Indeed, there was a stretch of about four or five holes on Friday and Sunday when Woods produced some palpable energy with his golf, only to settle into mediocrity and lose his momentum. Even so, he finished 10 shots out of the lead.

In the seven stroke-play tournaments that he finished this year, the closest Woods came to winning was at the Masters, where he wound up four shots behind Charl Schwartzel. Other than that, he was never closer than seven shots of the winner (Dubai, Bay Hill) and CordeValle was the third time he was at least 10 shots out of the lead.

Not even Woods was sure where he was.

“It’s getting there,” he said. “It’s a process. I don’t know what the end is. That’s one of those things when the career is all said and done, then you know. But I’m in the midst of it, and I know I’m getting better, and that’s the tough part.”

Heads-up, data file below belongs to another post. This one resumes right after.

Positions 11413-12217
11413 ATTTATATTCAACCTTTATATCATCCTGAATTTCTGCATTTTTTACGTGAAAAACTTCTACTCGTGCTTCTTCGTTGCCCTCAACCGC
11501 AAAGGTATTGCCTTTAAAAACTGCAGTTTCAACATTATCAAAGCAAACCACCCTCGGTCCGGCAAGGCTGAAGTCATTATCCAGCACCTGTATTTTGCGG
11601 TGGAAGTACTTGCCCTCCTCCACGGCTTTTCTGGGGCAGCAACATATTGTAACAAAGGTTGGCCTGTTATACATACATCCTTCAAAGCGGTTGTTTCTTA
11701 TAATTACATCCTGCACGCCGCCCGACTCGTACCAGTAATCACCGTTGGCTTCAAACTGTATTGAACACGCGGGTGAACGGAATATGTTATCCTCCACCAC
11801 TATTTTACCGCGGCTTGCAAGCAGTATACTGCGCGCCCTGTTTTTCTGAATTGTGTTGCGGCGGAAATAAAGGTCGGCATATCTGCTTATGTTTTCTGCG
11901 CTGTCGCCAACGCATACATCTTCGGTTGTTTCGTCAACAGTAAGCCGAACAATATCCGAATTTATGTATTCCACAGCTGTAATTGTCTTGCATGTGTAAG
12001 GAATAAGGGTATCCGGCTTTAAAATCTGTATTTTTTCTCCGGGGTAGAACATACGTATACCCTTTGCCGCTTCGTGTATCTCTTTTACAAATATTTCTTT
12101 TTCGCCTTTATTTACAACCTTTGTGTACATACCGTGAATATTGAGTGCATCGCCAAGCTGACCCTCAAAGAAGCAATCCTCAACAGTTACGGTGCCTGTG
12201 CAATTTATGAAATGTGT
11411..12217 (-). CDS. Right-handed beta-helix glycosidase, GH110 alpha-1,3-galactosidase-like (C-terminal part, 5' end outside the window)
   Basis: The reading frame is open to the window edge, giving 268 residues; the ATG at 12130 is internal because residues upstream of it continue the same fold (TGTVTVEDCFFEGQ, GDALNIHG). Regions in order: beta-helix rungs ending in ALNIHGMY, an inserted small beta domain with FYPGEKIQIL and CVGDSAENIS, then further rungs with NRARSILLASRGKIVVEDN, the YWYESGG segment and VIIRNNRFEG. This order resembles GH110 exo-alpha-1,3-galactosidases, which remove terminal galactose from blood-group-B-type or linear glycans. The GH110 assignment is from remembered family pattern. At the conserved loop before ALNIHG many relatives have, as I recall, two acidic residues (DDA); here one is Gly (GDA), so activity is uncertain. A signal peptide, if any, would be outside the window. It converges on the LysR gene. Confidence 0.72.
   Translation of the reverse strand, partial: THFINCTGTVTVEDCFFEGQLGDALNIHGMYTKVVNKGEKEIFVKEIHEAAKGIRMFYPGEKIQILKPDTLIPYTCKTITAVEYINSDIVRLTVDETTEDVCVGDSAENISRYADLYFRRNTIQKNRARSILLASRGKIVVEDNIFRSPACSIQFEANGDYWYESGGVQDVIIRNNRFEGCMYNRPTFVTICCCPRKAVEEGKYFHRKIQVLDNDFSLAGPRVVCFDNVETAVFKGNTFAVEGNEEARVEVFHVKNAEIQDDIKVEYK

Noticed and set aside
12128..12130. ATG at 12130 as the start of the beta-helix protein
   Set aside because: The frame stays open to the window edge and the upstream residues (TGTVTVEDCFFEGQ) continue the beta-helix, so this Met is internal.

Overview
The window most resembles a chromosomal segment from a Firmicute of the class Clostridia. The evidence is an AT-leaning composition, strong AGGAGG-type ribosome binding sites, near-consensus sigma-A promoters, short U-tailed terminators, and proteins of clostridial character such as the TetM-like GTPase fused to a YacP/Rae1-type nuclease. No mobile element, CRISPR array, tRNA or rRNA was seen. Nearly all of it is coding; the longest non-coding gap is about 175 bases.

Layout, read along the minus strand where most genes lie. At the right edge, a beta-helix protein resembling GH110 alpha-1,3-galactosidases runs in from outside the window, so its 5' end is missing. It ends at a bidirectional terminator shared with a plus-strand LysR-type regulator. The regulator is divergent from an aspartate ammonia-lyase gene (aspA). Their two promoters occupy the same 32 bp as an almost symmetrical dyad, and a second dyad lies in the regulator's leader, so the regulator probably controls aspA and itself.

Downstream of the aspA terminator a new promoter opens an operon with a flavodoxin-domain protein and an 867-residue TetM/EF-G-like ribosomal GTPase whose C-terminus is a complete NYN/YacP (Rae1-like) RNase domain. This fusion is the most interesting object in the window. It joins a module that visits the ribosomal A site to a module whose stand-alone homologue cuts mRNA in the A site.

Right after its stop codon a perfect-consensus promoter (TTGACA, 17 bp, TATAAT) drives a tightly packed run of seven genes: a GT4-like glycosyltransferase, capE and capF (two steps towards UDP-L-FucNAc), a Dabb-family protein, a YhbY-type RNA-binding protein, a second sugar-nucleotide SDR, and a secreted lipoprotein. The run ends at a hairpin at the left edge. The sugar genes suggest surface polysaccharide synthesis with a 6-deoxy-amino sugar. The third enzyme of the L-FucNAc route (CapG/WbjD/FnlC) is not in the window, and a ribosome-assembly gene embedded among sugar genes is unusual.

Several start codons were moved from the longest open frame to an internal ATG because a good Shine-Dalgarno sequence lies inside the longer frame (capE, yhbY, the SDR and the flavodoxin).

CHASING THE MONEY (TITLE): Webb Simpson will have to finish in at least 15th place alone at the McGladrey Classic to earn enough money to move past Luke Donald atop the PGA Tour money list.

Simpson is $68,971 behind and decided to add another tournament with hopes of winning the money title.

The money title is important to Donald because he has a chance to become the first player to lead the money list on the PGA Tour and European Tour in the same season. Players have to be members of both tours to be counted on the money list.

Donald can see why it’s important to Simpson, too.